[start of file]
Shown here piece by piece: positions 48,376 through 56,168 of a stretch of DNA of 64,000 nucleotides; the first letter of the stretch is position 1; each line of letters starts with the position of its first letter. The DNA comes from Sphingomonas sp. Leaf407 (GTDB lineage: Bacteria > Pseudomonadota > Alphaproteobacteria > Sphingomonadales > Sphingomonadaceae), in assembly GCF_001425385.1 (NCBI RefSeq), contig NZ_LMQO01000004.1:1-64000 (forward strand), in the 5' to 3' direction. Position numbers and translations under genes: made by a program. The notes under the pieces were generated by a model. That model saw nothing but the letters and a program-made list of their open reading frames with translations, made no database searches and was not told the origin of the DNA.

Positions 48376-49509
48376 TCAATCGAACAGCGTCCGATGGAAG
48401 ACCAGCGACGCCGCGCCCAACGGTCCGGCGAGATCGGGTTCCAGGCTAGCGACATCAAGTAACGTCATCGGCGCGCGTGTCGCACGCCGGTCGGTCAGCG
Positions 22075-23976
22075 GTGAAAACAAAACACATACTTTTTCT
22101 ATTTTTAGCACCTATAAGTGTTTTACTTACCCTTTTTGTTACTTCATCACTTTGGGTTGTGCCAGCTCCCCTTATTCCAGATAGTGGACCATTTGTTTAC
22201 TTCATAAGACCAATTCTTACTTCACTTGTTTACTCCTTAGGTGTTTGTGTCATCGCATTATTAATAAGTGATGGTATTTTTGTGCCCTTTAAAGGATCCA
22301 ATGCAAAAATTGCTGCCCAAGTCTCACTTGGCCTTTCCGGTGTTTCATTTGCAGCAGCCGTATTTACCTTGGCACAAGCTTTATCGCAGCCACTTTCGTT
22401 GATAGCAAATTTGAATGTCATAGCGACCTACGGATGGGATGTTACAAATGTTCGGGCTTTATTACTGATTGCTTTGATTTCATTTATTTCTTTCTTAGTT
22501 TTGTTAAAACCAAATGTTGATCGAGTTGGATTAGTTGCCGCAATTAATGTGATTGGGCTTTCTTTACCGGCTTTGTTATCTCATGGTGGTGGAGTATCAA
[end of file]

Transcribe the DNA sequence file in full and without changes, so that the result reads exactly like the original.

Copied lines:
Shown here piece by piece: positions 48,376 through 56,168 of a stretch of DNA of 64,000 nucleotides; the first letter of the stretch is position 1; each line of letters starts with the position of its first letter. The DNA comes from Sphingomonas sp. Leaf407 (GTDB lineage: Bacteria > Pseudomonadota > Alphaproteobacteria > Sphingomonadales > Sphingomonadaceae), in assembly GCF_001425385.1 (NCBI RefSeq), contig NZ_LMQO01000004.1:1-64000 (forward strand), in the 5' to 3' direction. Position numbers and translations under genes: made by a program. The notes under the pieces were generated by a model. That model saw nothing but the letters and a program-made list of their open reading frames with translations, made no database searches and was not told the origin of the DNA.

Positions 48376-49509
48376 TCAATCGAACAGCGTCCGATGGAAG
48401 ACCAGCGACGCCGCGCCCAACGGTCCGGCGAGATCGGGTTCCAGGCTAGCGACATCAAGTAACGTCATCGGCGCGCGTGTCGCACGCCGGTCGGTCAGCG
Positions 22075-23976
22075 GTGAAAACAAAACACATACTTTTTCT
22101 ATTTTTAGCACCTATAAGTGTTTTACTTACCCTTTTTGTTACTTCATCACTTTGGGTTGTGCCAGCTCCCCTTATTCCAGATAGTGGACCATTTGTTTAC
22201 TTCATAAGACCAATTCTTACTTCACTTGTTTACTCCTTAGGTGTTTGTGTCATCGCATTATTAATAAGTGATGGTATTTTTGTGCCCTTTAAAGGATCCA
22301 ATGCAAAAATTGCTGCCCAAGTCTCACTTGGCCTTTCCGGTGTTTCATTTGCAGCAGCCGTATTTACCTTGGCACAAGCTTTATCGCAGCCACTTTCGTT
22401 GATAGCAAATTTGAATGTCATAGCGACCTACGGATGGGATGTTACAAATGTTCGGGCTTTATTACTGATTGCTTTGATTTCATTTATTTCTTTCTTAGTT
22501 TTGTTAAAACCAAATGTTGATCGAGTTGGATTAGTTGCCGCAATTAATGTGATTGGGCTTTCTTTACCGGCTTTGTTATCTCATGGTGGTGGAGTATCAA